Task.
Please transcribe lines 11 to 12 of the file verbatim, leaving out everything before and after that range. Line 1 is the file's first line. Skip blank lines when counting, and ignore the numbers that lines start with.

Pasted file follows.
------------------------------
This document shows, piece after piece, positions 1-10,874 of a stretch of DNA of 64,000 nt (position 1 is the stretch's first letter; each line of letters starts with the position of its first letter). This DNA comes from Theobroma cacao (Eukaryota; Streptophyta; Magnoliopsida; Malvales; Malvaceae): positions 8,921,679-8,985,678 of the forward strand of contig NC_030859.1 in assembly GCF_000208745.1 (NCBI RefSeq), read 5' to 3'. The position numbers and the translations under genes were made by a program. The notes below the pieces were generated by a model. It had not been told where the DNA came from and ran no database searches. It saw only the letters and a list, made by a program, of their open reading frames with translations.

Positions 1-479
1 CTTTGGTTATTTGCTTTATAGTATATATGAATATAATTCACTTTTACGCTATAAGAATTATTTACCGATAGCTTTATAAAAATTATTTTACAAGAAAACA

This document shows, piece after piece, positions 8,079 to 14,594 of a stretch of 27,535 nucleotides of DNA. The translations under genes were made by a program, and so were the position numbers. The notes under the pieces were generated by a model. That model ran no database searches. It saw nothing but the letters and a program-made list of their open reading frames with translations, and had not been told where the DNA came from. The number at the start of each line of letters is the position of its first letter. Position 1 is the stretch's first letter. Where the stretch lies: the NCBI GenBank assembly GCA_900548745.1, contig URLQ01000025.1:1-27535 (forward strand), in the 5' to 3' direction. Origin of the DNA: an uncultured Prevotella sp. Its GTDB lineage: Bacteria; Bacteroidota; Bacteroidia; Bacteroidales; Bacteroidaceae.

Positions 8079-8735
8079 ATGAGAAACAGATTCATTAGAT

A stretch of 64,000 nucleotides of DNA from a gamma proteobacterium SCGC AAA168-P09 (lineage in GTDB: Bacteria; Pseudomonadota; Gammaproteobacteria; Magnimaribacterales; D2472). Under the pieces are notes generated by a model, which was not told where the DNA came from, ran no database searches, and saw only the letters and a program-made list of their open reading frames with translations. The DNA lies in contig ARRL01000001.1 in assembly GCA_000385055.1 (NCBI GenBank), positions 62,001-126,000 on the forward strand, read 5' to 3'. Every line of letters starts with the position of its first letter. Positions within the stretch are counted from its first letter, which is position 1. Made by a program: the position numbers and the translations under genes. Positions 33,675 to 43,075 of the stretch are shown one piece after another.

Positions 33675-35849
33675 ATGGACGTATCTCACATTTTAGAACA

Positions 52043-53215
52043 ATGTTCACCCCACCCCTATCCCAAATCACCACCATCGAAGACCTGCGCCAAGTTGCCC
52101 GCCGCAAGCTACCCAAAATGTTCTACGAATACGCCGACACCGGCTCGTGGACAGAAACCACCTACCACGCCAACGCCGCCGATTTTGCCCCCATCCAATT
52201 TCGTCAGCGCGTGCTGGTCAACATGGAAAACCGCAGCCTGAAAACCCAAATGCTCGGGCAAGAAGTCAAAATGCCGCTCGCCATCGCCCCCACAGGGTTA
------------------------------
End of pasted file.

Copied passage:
52043 ATGTTCACCCCACCCCTATCCCAAATCACCACCATCGAAGACCTGCGCCAAGTTGCCC
52101 GCCGCAAGCTACCCAAAATGTTCTACGAATACGCCGACACCGGCTCGTGGACAGAAACCACCTACCACGCCAACGCCGCCGATTTTGCCCCCATCCAATT